Sunday, April 15, 2012

Cardboard Box Camera Obscure

Materials :
• Small cardboard box at least 12x12x12'' we used a Home Depot "Small" size box (12x12x16'') as our lenses focal length was about 12''
• 1/2'' plywood or some similar stiff material
• 73mm lens +2.5 or +3, we got ours from All Electronics this is the same plastic meniscus lenses we use in our cardboard telescopes
• 3'' id cardboard tube
• Foam core
• Black acrylic paint
• 5x7'' plex mirror
• Wood screws

• Hot glue gun
• Utility knife
• Drill with bits for pilot holes
• Screw drive/ screw drive bit
• Ruler
• Saw

Recently we decide to do some more light experiments and came up with something that uses the same principle the Camera Projector on a larger scale.  However, unlike the Camera Projector it is designed to allow you to draw the image created by the camera.  While not practical to make with students it is intriguing demonstration piece that more clearly illustrates its optical mechanics than the smaller camera projector, and it allows you to create photo realistic drawings by tracing the image.

 The optical system is basically a overhead projector backwards . Instead of light being sent through a transparency to a lens and mirror to be projected on a wall, light is collected by the mirror sent through a lens (in the cardboard tube) and then projected where the original transparency would be. In order to make the projected image visible we added a box painted black inside under the mirror lens assembly to block ambient light in the room.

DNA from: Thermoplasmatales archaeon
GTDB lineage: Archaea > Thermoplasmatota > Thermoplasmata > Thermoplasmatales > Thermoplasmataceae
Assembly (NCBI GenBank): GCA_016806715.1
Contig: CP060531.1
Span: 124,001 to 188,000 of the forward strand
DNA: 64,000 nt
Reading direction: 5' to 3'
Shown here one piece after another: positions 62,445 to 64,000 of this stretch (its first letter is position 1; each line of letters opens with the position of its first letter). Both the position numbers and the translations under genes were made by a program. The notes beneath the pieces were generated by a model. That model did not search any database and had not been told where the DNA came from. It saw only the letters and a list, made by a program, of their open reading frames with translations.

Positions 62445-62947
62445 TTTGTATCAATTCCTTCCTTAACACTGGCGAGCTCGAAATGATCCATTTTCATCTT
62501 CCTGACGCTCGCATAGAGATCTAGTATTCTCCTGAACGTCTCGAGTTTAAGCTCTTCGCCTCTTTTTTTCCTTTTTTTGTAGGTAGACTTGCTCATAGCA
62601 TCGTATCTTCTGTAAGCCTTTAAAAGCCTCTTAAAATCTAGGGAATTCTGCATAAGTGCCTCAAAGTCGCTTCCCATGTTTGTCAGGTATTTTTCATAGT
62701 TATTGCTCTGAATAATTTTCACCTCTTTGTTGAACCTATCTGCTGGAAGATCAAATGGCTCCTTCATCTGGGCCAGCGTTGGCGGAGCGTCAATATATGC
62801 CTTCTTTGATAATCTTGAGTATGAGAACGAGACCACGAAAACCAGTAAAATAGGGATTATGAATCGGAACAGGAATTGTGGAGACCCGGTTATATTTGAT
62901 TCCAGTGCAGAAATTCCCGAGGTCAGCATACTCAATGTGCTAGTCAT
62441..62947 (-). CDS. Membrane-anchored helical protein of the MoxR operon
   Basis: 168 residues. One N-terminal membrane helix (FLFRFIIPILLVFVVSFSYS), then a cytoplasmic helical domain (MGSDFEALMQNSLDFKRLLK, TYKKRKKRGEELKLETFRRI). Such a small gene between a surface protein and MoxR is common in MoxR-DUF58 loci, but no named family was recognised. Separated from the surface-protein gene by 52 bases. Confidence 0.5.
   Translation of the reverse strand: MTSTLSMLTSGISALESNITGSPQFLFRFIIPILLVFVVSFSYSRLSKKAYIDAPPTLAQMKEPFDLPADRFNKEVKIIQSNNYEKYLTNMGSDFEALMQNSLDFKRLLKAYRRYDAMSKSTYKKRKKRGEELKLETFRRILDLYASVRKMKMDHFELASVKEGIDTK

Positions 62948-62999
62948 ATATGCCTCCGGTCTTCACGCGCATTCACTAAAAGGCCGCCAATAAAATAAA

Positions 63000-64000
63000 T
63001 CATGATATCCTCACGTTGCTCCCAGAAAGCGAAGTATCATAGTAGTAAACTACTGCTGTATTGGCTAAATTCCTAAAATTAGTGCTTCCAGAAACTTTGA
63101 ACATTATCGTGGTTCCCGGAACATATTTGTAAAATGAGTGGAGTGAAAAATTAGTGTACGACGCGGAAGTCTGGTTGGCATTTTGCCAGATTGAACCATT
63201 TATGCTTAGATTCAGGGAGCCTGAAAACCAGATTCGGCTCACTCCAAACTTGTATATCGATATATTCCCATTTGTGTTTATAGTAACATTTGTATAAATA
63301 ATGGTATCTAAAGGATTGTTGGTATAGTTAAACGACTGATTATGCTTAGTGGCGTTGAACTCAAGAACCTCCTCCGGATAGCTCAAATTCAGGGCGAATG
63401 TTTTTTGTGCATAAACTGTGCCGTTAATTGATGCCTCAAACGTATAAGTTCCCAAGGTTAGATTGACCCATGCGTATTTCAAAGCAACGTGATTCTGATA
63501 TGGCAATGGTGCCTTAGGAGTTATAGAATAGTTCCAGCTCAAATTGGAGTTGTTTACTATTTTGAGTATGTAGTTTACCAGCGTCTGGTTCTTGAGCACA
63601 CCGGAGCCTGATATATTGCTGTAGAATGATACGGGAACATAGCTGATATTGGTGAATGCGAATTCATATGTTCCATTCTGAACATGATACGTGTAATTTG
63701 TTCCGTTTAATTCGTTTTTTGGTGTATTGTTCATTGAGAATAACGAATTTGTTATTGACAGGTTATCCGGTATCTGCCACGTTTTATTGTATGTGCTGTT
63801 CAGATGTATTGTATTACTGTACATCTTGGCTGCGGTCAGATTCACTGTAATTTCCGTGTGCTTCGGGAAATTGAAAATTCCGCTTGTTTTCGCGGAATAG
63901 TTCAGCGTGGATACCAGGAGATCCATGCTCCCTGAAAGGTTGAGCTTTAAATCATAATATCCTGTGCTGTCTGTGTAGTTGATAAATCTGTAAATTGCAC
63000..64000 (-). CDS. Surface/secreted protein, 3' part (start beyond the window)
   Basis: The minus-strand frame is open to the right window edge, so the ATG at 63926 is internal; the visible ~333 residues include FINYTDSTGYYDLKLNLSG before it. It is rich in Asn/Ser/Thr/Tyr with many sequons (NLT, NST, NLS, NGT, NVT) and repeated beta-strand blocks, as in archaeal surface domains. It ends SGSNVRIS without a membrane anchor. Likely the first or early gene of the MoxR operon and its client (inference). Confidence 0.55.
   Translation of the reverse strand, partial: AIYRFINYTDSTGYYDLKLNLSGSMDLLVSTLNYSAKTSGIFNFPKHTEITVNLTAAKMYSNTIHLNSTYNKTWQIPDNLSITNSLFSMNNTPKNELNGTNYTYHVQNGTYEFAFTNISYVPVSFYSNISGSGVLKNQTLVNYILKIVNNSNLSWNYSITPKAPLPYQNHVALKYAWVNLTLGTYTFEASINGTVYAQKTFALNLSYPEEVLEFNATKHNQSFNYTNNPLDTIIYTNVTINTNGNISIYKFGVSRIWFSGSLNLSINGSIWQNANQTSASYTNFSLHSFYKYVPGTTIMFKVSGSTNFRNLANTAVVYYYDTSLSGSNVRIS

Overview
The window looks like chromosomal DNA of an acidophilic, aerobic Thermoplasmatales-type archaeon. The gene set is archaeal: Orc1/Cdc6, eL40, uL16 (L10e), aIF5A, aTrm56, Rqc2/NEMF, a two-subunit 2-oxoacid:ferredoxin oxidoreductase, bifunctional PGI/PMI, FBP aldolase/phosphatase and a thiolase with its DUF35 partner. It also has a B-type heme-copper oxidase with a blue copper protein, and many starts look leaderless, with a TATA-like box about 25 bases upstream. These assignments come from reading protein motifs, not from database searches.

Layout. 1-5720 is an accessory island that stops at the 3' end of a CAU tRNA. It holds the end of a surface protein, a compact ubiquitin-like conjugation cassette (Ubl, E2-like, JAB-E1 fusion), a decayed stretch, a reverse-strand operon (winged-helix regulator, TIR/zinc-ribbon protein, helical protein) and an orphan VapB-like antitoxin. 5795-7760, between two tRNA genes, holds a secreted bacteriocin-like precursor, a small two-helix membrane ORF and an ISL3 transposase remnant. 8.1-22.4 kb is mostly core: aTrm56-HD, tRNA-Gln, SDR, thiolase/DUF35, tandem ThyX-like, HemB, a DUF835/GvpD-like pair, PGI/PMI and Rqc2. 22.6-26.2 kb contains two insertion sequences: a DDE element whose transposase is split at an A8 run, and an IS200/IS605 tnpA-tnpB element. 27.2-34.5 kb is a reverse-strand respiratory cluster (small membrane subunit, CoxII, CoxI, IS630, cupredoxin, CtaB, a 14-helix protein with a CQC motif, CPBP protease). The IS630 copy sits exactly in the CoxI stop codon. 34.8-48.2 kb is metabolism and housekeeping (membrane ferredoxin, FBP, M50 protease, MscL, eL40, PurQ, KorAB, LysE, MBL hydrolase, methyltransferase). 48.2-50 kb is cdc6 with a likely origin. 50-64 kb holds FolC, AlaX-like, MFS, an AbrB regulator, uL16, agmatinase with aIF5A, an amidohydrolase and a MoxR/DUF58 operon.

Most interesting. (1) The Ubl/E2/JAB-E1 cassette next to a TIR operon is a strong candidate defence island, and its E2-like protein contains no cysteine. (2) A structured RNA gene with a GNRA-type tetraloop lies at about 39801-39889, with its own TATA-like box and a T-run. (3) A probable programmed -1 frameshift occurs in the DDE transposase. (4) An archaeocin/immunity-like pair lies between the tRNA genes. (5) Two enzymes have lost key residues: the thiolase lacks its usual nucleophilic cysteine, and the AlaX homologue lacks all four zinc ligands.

Here are the unassembled parts, the base plate is about 5 x 5 3/4'' with a 3 1/4'' hole (cut with a hole saw) in the center to accommodate the lens holder tube. The mirror holder pieces are 5 3/4'' wide with a 45 degree angel cut made 2'' above the base. The large parts are 1/2'' plywood and the 2 pieces of 1/4'' ply  will function as rails to hold the mirror and are about 1x7''.

Early on we ran into one of the shortfalls of this design, as the mirror sits between the mirror holders, the base plate and mirror have to be cut straight and exactly the same width.  As you can see we were a little off and had to hot glue some thick mat board on the side of the base plate to make up the difference. An easy way around this would be to simply get an oversized piece of mirror and glue it directly to the top of the mirror holders.  Alternatively you could eliminate the mirror holders all together and just add a hinge and another piece of wood and hold the mirror exactly like a overhead projector would.  The down side of this is you would need a very stiff hinge or some way of holding the mirror at 45 degrees when the camera is in use.

We went ahead and hot glued the sides on so we could mark and drill pilot holes (1'' in and 1/4'' up) for the screws that would provide the real structure.

Here's the mirror secured with a couple of 1'' wood screws.

Next we glued in the rails about 1/4'' from the top of the mirror holders diagonals, and generously glued the mirror on top of them.

To assemble the lens holder tube we used the same technique as the cardboard telescope. We cut 4 3/4''x3/4'' square pieces of foam core and glued them inside the tube using a 3/4''x1 3/4'' pieces of foam core to space them evenly from the lip of the tube.